That’s the good stuff. Miracles happening right in front of your face.

But since we’re here:


A good week for the Cats, who belted Carlton while the Crows, Swans, and Power struggled. It was just a little spoiled by the fact that Adelaide’s last-gasp draw against Collingwood was no good to the Crows for anything other than pride and finishing above Geelong, since now their percentage matters again. Assuming no more draws, that is. Of course, three weeks ago I said, “assuming no more draws,” and there were immediately two more. Teams are drawing all over the place. So who knows.

These 11-goal-wins-over-bad-teams are the kinds of games that squiggle rates and humans don’t. They’re easy to overlook, because you expect the better team to win comfortably. But it’s worth taking notice when the margin is 70-odd instead of 30.

It’s also worth looking at scoring shots. This year I’ve been trialling a new algorithm in the background that will probably take over from the venerable ISTATE-91:12 in powering squiggle next year. One of the main differences is that it pays attention to scoring shots, since teams don’t tend to remain unusually accurate (or inaccurate) for very long. Most weeks it doesn’t make a huge difference, but this week Squiggle 2.0 rates GWS much higher for their 13.20 to Fremantle’s 13.8, as well as Richmond for defeating Gold Coast 14.14 to 10.5. Geelong’s victory over Carlton becomes even more emphatic (18.15 to 8.10), and Essendon (13.19) look a lot more competitive against the Bulldogs (19.13). Also St Kilda get a technical victory against Port (8.13 to 9.9), as do Collingwood over Adelaide (15.13 to 16.7).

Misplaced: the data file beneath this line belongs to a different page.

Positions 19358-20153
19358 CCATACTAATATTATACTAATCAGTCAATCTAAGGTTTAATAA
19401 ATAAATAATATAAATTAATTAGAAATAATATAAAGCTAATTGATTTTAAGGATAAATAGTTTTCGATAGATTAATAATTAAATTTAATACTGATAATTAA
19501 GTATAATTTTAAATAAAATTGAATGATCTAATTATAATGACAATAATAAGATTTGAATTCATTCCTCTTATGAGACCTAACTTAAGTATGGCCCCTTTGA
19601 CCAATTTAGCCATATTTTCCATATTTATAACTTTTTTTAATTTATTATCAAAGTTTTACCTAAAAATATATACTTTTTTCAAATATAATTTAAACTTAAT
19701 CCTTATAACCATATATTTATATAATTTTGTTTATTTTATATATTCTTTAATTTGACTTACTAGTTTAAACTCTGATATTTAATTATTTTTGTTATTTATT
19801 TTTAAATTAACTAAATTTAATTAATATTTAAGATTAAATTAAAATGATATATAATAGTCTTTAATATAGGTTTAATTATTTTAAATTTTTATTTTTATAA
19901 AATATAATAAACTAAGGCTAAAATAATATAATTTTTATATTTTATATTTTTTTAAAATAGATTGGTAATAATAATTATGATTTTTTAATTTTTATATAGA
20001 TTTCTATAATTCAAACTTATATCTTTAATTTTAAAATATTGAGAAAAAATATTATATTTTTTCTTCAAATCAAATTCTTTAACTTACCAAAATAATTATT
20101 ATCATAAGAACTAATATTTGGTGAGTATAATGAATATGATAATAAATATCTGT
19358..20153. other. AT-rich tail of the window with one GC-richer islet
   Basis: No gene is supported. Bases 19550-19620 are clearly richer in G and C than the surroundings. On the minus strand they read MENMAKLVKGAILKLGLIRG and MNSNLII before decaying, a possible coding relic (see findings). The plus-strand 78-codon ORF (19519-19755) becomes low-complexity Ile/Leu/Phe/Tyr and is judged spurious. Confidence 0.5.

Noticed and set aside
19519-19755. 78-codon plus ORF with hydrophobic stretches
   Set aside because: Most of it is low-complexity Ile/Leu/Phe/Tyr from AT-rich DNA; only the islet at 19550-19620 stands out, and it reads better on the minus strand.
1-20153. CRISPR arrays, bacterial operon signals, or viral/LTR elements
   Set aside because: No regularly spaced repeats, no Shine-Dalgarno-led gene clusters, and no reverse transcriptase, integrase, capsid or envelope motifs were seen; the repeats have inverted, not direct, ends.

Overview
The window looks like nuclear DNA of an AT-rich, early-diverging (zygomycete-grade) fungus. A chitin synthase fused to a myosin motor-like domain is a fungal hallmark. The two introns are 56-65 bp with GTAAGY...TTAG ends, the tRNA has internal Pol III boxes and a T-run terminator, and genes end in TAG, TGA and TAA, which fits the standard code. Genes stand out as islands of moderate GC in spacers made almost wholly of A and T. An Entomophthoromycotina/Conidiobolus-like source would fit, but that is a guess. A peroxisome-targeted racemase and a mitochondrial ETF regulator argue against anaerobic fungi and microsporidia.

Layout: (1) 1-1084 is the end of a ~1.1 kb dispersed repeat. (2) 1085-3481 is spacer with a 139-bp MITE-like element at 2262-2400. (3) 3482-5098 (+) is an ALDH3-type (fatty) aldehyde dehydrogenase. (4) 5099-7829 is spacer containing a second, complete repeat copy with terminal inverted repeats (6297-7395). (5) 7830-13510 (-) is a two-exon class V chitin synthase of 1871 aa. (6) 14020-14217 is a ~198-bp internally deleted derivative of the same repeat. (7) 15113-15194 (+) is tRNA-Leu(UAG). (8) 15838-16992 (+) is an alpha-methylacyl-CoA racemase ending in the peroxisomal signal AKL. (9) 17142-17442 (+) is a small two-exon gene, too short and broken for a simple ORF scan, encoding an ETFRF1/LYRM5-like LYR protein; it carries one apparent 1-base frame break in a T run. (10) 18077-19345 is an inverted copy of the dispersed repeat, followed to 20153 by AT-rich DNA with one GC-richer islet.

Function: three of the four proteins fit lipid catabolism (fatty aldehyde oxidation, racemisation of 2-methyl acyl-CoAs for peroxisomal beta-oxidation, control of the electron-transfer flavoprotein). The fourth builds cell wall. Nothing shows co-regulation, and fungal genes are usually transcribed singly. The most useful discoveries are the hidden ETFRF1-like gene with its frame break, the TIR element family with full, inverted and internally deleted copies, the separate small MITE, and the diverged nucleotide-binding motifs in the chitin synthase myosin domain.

Meanwhile, after Adelaide’s slide, Sydney are now rated the #1 form team! Just. That’s based on their strength in home & away matches; finals will be a little different, both because Sydney are unlikely to finish high enough to get home finals, and because they’re more of a defensive specialist than most premiership teams.

A bit of separation has emerged after the top 2, with Adelaide and Geelong likely to claim those spots. Then Port, GWS, and Richmond form a tier, for the moment, being the most likely to take out 3rd to 5th. Sydney are the most likely to jump up alongside them.

On the Tower, the long, snake-like tendrils of Hawthorn are creeping upward:

That’s a pretty significant chance of a Hawks finals campaign for a team that’s spent most of the season eyeing off 17th.

But there’s a bit of a hard line below that, formed by Collingwood. Basically if you’re better than Collingwood, you might play finals, but if you’re worse than Collingwood, you can’t. Also you can’t if you’re Collingwood.

North’s continuation of their long-running curb stomp over Melbourne had the unfortunate side-effect of making a Round 23 SpoonBowl vs Brisbane less likely. But we can always hope.